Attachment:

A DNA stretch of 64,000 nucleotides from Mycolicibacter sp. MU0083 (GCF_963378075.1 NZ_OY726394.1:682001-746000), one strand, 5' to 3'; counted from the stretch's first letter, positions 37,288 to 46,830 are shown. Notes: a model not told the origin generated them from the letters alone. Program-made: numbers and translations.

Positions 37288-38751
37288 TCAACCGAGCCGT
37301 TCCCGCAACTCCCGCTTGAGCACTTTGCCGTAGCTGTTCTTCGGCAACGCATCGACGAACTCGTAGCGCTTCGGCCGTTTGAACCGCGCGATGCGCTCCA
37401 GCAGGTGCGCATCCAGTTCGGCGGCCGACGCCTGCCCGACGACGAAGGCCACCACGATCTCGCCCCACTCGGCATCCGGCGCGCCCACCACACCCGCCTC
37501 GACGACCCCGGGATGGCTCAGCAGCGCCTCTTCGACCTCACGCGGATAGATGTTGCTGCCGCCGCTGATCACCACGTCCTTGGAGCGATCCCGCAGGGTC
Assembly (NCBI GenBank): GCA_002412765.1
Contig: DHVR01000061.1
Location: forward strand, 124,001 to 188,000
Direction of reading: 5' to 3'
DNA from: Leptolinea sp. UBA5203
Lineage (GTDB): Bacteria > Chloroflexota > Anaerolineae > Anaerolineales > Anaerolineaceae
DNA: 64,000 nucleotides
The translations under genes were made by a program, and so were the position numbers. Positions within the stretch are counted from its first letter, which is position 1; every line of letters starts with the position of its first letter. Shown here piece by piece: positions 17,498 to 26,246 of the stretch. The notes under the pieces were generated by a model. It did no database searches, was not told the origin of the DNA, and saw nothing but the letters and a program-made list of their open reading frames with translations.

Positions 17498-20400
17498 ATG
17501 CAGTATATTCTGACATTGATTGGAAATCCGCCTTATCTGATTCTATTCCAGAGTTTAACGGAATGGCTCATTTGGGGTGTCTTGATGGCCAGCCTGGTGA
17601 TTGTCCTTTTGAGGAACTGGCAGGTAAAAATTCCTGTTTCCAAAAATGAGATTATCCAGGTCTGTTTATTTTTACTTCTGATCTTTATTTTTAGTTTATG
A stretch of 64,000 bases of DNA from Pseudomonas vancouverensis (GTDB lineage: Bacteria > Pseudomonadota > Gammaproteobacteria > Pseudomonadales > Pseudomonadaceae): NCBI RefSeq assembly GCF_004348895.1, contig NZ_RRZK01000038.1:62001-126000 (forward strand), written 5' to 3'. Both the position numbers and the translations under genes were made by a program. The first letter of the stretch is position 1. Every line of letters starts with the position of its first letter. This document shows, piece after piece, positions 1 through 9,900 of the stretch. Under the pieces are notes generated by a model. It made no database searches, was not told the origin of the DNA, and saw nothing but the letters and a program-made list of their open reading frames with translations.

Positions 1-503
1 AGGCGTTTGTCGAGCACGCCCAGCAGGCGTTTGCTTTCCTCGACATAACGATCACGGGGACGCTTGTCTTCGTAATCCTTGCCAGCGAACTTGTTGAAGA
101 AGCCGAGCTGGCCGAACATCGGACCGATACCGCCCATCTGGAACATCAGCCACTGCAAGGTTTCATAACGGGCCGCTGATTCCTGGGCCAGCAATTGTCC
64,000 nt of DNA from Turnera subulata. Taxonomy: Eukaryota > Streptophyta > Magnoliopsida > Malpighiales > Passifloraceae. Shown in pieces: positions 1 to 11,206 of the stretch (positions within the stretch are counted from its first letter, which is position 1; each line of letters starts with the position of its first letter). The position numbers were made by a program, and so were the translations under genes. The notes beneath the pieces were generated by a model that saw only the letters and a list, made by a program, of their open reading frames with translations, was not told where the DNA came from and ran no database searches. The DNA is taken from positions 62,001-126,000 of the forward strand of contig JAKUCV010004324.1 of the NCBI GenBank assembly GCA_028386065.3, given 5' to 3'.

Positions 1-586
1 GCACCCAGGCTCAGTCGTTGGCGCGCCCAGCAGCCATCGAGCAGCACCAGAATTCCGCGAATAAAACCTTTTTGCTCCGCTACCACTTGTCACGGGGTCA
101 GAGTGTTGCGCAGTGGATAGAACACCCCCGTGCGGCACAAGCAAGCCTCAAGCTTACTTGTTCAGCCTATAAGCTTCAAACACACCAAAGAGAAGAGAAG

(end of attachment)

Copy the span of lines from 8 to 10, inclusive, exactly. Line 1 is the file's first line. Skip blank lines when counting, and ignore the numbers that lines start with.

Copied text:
Contig: DHVR01000061.1
Location: forward strand, 124,001 to 188,000
Direction of reading: 5' to 3'